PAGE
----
Conceptual Arroz con Mango: Ethnic Self-Recognition Edition

Picking through the conceptual rubble that is INE’s Census presentation, we find this fascinating slide:

No fair! How is it that black people get to decide whether they’re “black” or “afrodescendent” but I don’t get to tick off “eurodescendent”!? Reverse discrimination!

Actually, that slide is interesting on a number of counts.

For one, I love how “Morena/Moreno” counts as an “ethnicity” in Venezuela. I suppose an obtuse gringo academic would translate “Moreno” as “Mixed Race”, but you and I know isn’t that at all: Moreno is a skin tone, not an ethnic identity.

(I’ll never forget how confused some of my Venezuelan friends were circa 2000 when gringos started billing Colin Powell as “the first black secretary of state.” “What do they mean ‘black’!? Look at him, the guy’s barely even moreno!”)

It’s also interesting that so many people identify as “white” even though, realistically, the vast majority of us are racially mixed. But I guess it comes down, once again, to the fact that “white” (or, for that matter, “black”) isn’t really an ethnic term in Venezuela – it’s a description of skin tone.

All this conceptual confusion comes from the fact that to most Venezuelans, “ethnic self-recognition” is meaningless gobbledygook. The vast majority of Venezuelans don’t associate their skin color with an ethnic group. Ask them what race they are and they’ll tell you what tone their skin is – after thinking you’re a damn idiot for even having to ask the question, given how, y’know, you’re looking at them!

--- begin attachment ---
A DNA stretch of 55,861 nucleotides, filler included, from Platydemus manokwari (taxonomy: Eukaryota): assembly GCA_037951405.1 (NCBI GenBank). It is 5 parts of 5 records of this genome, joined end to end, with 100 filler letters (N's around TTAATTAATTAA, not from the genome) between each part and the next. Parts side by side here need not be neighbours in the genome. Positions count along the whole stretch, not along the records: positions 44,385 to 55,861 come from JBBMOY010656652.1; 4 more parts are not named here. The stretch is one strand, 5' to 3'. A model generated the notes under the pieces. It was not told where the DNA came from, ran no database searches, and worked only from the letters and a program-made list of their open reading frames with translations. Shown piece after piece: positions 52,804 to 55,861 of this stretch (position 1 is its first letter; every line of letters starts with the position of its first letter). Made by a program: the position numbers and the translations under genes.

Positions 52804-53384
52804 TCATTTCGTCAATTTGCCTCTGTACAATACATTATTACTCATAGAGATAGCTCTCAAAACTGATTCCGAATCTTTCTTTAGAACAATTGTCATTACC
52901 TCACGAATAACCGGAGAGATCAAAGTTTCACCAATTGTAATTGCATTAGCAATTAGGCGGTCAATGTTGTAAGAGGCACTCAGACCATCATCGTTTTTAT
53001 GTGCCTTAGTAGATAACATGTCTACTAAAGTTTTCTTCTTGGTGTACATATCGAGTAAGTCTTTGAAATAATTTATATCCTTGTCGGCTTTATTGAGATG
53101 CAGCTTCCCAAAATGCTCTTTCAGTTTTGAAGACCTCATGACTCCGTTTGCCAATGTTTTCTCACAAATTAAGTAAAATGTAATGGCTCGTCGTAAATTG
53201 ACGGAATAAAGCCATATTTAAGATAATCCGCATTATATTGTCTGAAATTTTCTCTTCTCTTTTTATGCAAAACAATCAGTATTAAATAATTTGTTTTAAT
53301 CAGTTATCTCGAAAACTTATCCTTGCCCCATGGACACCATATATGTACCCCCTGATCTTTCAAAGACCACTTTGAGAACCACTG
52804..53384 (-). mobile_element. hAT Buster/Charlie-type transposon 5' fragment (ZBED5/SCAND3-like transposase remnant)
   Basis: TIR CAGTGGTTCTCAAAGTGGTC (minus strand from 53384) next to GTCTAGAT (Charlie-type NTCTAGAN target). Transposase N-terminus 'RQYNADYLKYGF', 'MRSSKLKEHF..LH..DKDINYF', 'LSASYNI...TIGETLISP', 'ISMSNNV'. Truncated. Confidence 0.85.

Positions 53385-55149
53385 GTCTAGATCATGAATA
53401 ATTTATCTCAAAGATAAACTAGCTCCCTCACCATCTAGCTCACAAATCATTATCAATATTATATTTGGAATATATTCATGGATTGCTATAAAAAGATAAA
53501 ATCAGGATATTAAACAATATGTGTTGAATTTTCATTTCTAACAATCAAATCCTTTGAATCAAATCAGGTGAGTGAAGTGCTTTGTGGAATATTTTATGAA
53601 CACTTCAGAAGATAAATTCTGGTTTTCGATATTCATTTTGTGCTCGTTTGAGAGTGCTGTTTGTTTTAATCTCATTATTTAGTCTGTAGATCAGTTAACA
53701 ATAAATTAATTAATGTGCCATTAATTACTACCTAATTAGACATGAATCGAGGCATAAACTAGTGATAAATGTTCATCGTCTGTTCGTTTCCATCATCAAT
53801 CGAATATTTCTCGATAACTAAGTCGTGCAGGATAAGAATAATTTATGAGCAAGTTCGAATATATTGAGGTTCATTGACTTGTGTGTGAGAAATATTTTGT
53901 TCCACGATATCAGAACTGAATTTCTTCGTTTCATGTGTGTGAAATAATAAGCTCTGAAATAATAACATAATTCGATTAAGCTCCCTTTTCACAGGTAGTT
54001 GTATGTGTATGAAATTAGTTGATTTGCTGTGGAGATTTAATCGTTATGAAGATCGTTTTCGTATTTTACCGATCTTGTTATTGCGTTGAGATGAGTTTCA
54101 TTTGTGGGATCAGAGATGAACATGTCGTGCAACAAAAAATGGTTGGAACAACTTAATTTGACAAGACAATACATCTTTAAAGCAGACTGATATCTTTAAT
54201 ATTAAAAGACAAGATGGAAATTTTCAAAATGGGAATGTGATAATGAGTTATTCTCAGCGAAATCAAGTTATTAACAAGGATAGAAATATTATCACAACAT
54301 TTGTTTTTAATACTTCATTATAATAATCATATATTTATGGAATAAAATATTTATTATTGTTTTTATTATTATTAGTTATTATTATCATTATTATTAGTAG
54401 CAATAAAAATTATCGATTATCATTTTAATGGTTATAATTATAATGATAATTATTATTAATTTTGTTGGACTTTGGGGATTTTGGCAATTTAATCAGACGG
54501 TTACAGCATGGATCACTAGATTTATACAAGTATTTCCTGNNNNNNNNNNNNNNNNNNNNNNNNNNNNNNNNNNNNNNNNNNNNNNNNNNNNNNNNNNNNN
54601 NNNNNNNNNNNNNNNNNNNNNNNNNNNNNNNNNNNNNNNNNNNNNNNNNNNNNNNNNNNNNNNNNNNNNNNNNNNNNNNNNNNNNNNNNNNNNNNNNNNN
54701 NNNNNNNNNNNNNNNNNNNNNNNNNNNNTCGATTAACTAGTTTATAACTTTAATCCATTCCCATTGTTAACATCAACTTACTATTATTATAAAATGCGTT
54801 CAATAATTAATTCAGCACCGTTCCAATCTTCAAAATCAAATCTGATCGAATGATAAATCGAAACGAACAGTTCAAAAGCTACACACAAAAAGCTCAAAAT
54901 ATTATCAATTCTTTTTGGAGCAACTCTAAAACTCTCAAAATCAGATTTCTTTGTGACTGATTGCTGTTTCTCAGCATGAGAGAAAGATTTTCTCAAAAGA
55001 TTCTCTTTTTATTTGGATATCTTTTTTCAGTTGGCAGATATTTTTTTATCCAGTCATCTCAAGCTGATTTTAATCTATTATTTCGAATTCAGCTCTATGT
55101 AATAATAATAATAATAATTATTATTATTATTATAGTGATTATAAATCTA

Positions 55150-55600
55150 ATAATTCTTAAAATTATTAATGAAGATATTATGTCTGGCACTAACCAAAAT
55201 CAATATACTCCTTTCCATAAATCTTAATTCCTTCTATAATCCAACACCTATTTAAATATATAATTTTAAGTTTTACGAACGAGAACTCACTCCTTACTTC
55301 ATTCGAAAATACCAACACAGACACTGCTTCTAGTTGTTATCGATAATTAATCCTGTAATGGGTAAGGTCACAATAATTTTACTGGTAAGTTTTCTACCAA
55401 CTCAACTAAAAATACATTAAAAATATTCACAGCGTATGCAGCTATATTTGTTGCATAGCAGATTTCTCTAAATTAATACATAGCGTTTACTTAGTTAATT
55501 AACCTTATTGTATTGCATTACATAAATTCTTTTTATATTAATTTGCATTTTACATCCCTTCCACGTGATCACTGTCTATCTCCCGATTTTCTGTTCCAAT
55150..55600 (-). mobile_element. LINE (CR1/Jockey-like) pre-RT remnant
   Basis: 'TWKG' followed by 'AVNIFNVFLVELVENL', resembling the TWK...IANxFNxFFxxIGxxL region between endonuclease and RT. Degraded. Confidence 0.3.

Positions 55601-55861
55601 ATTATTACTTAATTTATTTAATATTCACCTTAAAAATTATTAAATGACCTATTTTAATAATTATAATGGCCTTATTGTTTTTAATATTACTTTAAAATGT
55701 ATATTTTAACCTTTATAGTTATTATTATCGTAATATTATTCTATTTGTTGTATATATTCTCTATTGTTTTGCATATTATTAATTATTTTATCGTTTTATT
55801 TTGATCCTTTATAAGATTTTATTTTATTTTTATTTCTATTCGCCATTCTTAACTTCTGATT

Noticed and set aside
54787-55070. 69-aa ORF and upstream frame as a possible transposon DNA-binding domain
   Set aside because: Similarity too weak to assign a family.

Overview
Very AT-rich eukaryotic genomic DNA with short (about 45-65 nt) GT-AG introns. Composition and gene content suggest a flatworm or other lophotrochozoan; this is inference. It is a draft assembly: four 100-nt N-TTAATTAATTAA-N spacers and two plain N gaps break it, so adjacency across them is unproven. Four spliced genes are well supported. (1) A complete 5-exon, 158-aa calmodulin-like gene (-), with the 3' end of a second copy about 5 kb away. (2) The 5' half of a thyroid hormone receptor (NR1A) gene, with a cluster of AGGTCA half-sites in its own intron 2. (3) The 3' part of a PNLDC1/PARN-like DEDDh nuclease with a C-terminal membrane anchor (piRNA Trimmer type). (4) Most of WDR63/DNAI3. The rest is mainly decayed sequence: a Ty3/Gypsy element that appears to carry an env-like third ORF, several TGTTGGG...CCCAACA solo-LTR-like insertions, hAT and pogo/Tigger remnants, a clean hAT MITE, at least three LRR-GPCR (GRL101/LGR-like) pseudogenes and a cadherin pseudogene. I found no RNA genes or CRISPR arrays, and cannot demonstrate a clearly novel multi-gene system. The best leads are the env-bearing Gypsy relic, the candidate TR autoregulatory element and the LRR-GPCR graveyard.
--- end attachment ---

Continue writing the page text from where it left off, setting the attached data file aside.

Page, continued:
This cultural tendency is often dumbed down into a blanket statement that “there’s no racism in Venezuela.” I don’t think that’s quite right, either. There’s a marked preference for lighter skin tones and an association of whiteness with money and success, which you see plainly in advertising and in day to day life.

What we don’t do is carve people up into racially defined ethnic categories. Pointing out someone’s skin color in Venezuela has a cultural charge much closer to pointing out someone’s hair color, in North America, than to pointing out their race. That’s one reason why both “negro” and “catire” are terms of endearment parents can use with their children and lovers with one another.

Personally, I find this one of the best preserves of criollo common sense – one chavismo has mercifully failed to undermine. I take special satisfaction from the fact that, apparently, four out of every five black Venezuelans never got the memo about how the new Revolutionarily Correct term.

Véngase mi afrodescendiente just lacks a certain zing, don’t you think?